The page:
Minneapolis, MN – Longtime Twin Cities civil rights attorney Larry Leventhal on Jan. 17th of pancreatic cancer. Leventhal, 75, was one of the nation’s most prominent experts on American Indian treaty rights and a committed advocate for American Indian civil rights.
American Indian Movement co-founder Clyde Bellecourt remembered meeting Leventhal early on in the movement.
Leventhal had read that AIM members had been patrolling Minneapolis streets to document police brutality against American Indians. Leventhal wanted to help. And AIM needed legal advice.
“Eventually, of course, he graduated from law school and came in as our attorney, knowing very little about Native people, about treaty rights or things like that,” Bellecourt said. “But he started representing us on all these issues. He actually became one of the foremost Indian attorneys in America.”
Leventhal defended American Indian Movement activists who faced charges in the occupation of Wounded Knee, S.D., in 1973. He also won a settlement for two American Indian men put in the trunk of a patrol car by police officers and driven around the city.
Bellecourt sees Leventhal’s influence in some of the treaty arguments being made at the Standing Rock encampment over the proposed Dakota Access Pipeline.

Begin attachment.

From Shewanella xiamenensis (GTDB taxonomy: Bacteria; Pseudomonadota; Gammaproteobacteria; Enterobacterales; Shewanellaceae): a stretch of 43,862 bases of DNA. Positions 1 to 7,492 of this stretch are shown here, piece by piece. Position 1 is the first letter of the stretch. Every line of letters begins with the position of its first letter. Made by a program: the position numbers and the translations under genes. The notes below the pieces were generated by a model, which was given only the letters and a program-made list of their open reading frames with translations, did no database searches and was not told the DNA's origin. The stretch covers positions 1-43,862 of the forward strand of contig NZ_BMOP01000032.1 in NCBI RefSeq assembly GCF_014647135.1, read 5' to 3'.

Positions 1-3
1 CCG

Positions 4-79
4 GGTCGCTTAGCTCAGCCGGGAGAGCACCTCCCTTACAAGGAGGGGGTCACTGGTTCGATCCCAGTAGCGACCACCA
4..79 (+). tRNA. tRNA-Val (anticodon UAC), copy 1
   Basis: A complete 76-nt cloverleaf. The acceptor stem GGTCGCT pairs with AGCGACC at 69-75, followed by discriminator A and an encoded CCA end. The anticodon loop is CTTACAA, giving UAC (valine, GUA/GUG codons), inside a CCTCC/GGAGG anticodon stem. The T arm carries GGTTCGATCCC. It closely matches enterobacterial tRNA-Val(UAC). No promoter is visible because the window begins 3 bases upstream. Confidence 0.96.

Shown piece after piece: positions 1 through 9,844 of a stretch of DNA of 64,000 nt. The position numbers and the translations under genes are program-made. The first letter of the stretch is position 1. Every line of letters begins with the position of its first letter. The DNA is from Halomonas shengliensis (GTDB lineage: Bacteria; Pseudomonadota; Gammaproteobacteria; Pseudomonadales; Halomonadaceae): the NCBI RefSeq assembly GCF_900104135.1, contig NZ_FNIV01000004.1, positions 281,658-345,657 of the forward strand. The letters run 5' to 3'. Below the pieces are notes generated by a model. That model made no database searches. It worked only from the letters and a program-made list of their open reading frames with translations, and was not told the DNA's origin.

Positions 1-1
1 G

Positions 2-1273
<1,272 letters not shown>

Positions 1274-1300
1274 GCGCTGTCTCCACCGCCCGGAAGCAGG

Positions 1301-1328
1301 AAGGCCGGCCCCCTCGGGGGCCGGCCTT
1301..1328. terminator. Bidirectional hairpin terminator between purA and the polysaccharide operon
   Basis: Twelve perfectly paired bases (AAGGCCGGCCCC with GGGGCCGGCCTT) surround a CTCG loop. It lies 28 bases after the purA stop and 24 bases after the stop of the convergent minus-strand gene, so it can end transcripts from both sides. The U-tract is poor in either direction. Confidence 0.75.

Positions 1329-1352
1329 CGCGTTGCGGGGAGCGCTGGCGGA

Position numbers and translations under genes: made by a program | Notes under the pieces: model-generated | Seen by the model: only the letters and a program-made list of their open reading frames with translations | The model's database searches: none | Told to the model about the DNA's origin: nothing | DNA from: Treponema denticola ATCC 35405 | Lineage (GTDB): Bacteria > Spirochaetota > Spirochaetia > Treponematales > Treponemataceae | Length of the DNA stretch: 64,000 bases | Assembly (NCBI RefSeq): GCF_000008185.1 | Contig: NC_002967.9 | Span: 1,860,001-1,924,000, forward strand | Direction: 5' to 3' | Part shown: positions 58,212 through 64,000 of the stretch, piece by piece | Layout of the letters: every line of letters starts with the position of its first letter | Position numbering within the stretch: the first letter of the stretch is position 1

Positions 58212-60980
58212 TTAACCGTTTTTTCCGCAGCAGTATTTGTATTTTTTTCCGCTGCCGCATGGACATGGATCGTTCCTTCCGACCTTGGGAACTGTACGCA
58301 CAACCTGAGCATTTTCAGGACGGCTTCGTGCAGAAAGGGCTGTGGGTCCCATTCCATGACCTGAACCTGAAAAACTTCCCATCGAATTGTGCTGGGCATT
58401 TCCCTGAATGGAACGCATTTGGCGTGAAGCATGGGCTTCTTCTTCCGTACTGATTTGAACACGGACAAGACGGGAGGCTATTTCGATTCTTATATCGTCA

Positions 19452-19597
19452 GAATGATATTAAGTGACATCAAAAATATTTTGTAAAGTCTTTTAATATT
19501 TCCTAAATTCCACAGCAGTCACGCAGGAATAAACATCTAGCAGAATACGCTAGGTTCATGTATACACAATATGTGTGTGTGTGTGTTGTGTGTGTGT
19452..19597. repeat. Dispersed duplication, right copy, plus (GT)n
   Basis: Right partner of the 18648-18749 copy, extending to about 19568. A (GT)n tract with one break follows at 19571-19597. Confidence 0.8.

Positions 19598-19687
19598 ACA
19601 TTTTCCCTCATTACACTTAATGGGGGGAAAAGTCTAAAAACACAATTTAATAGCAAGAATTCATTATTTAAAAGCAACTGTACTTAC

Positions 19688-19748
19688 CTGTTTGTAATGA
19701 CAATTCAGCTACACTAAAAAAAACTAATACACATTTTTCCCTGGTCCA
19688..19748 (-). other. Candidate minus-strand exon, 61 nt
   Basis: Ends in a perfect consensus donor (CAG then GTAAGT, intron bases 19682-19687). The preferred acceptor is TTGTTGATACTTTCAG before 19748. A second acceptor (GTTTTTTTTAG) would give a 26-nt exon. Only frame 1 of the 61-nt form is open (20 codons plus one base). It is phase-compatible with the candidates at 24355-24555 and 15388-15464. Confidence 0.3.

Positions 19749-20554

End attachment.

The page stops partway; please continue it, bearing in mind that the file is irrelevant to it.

Leventhal had a hand in many high-profile cases, but Bellecourt said he also helped with day-to-day legal issues, like incorporating schools and other non-profits in the community.
“He became family,” Bellecourt said. “He became like part of our family. Even to the point where he could joke around and tease us. … We celebrated birthdays together, dinners together and anniversaries together. We’d never think about doing anything like that without Larry Leventhal.”
In the legal world, Leventhal was known as a tireless representative of activists, said Twin Cities attorney Melvin Welch.
“He really developed a good reputation there because he was such a tireless worker,’ Welch said. “He was really known as a zealous advocate. He would pick up the smallest case where there was an injustice and really pursue it vigorously.”
But not everything was grim struggle. Leventhal had also served since 1969 as an officer of the Block-Heads Oasis #3, one of the longest-running Laurel and Hardy clubs in the country.
Grand Sheik Tracy Tolzmann recalled a running joke: He would introduce Leventhal as “a ‘prominent Minneapolis attorney with offices in St. Paul,’ and one person in the crowd would applaud wildly, and Larry would run back and shake hands. And I’d say, “Notice how deftly the $20 bill changes hands.’ I mean, I think a lot of people didn’t realize that Larry was a prominent Minneapolis attorney.”
Leventhal also collected Laurel and Hardy memorabilia. Some of the youthful energy of those early film comedians seemed to have stuck with Leventhal even into his 70s.
Explained Tolzmann: “The thing that draws people to Laurel and Hardy is their childlike comedy, and they inevitably get into trouble, but they’re always looking out for each other.”
Leventhal’s funeral service was held at Temple Israel in Minneapolis. The family is asking that memorials be sent to the Minneapolis Jewish Family and Children’s Service and the American Indian Movement’s national office.
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